Wind students, ex-students and connoisseurs of great chamber music owe it to themselves to catch this unique concert opportunity. The selections offer an excellent survey of the colors and textures of the wind repertoire.

“Winter Winds” will perform Monday, January 30th, 2017 at 7:30 p.m. at the Schwan Concert Hall, 8815 W. Wisconsin Avenue, at the Wisconsin Lutheran College. $25 general seating tickets may be purchased on-line.  Students with ID may purchase tickets for $10 at the door. Free parking is available in a new garage just east of Schwan Concert Hall.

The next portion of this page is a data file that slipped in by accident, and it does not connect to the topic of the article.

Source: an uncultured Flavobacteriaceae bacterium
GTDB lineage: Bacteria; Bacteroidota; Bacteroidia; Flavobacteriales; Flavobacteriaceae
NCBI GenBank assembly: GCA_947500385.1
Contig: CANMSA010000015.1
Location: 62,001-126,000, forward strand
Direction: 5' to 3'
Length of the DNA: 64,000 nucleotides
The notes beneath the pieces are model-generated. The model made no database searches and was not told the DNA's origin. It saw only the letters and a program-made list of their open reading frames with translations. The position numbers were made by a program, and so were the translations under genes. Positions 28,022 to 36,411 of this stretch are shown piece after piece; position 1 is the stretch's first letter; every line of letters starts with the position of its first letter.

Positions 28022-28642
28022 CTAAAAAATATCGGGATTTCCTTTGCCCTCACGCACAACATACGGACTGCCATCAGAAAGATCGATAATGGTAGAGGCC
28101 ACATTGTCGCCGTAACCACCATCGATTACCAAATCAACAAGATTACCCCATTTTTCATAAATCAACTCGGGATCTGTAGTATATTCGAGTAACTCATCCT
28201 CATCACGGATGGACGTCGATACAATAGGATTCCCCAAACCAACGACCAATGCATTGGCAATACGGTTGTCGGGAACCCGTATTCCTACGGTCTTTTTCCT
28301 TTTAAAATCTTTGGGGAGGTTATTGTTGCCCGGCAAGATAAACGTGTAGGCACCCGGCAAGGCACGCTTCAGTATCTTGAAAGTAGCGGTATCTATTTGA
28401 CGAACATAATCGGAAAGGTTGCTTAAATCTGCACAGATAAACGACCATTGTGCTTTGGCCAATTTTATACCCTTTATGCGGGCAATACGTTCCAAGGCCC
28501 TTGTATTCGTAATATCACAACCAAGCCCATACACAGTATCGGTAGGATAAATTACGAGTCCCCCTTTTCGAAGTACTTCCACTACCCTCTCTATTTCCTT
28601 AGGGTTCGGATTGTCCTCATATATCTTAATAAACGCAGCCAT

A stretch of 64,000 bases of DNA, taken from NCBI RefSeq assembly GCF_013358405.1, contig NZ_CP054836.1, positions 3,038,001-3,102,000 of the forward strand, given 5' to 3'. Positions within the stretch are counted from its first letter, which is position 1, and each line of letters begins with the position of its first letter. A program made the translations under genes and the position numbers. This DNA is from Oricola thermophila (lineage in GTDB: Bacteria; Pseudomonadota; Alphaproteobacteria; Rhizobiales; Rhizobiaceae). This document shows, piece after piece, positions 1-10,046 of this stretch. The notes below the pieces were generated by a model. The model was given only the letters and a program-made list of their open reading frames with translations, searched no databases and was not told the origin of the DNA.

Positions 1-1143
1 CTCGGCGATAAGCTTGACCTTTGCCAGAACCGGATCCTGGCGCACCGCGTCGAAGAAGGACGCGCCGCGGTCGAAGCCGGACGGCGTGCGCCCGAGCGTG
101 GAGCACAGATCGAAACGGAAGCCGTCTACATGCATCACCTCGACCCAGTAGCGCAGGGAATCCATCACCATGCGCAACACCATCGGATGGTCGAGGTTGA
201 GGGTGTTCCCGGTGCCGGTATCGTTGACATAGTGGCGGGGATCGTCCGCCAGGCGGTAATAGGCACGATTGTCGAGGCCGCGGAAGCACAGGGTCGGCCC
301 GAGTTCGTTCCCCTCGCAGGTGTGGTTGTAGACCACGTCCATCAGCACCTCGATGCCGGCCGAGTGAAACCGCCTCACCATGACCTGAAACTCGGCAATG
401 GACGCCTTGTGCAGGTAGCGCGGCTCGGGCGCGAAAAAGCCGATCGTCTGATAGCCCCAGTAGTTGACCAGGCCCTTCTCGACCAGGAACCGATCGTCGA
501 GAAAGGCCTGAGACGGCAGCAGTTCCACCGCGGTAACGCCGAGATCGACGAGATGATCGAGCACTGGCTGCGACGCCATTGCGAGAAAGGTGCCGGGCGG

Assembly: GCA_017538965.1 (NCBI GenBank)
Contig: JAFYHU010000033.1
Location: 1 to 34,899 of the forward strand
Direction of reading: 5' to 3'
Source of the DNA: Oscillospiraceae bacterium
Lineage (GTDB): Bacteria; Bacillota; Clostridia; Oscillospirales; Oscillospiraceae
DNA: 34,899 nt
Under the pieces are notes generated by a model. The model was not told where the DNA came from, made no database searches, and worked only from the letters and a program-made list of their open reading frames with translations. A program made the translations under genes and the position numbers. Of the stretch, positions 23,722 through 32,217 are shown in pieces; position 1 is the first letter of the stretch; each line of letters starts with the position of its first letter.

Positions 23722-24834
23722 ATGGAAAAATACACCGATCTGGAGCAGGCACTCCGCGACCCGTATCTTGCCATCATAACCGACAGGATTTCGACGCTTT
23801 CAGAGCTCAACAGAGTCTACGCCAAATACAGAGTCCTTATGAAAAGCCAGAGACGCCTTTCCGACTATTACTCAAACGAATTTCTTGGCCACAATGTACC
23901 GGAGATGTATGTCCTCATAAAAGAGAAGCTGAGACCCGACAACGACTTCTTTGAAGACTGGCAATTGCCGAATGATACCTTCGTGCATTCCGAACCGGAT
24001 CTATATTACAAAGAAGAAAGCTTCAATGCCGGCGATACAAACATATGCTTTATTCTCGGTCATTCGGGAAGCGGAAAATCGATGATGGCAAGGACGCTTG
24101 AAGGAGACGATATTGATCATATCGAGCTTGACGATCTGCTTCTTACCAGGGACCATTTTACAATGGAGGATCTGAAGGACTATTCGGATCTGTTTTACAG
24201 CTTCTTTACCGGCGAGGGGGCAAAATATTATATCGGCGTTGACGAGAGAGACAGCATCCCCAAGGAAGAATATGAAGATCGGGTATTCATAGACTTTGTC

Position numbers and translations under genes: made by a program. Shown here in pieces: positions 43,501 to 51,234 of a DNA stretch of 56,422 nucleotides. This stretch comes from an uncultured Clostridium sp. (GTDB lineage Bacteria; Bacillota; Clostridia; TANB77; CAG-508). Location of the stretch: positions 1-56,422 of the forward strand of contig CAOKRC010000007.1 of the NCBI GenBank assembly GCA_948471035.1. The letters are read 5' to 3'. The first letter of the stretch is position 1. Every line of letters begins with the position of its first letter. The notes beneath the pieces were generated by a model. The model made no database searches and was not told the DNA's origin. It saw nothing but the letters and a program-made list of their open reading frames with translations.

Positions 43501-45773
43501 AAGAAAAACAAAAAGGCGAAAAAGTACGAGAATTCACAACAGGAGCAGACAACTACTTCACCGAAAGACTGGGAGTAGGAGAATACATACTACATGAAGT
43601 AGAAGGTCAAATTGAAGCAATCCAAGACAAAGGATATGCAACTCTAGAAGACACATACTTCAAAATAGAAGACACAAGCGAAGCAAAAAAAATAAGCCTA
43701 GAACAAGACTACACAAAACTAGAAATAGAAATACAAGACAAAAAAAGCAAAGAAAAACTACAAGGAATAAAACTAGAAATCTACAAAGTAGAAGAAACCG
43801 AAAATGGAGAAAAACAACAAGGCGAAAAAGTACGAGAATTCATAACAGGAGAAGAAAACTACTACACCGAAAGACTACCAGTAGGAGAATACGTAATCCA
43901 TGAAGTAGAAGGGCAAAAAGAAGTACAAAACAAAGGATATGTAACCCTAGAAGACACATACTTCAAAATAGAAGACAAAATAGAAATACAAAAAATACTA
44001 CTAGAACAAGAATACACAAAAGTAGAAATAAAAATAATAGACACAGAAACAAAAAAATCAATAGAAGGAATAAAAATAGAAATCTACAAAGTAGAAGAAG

The next concert in the Milwaukee Musaik series brings together strings and winds as a chamber orchestra on March 13th. link Guest conductor Andrés Cárdenes will lead the ensemble. Maestro Cárdenes will join Milwaukee Musaik’s concertmaster Jeanyi Kim in the exquisite Sinfonia Concertante in E-flat Major by Wolfgang A. Mozart, and lead the orchestra in virtuosic works by Rossini, Respighi and Korngold. A silver medalist in the Tchaikovsky Violin Competition in 1982 and former Concertmaster of the Pittsburgh Symphony Orchestra, Cárdenes will also be an honored guest at a Fundraiser Soirée on March 10th.

One thought on “Classical: Winter Winds Shall Blow”

  1. Christina Zawadiwsky says:

    Winter Winds sounds like an intriguing concert!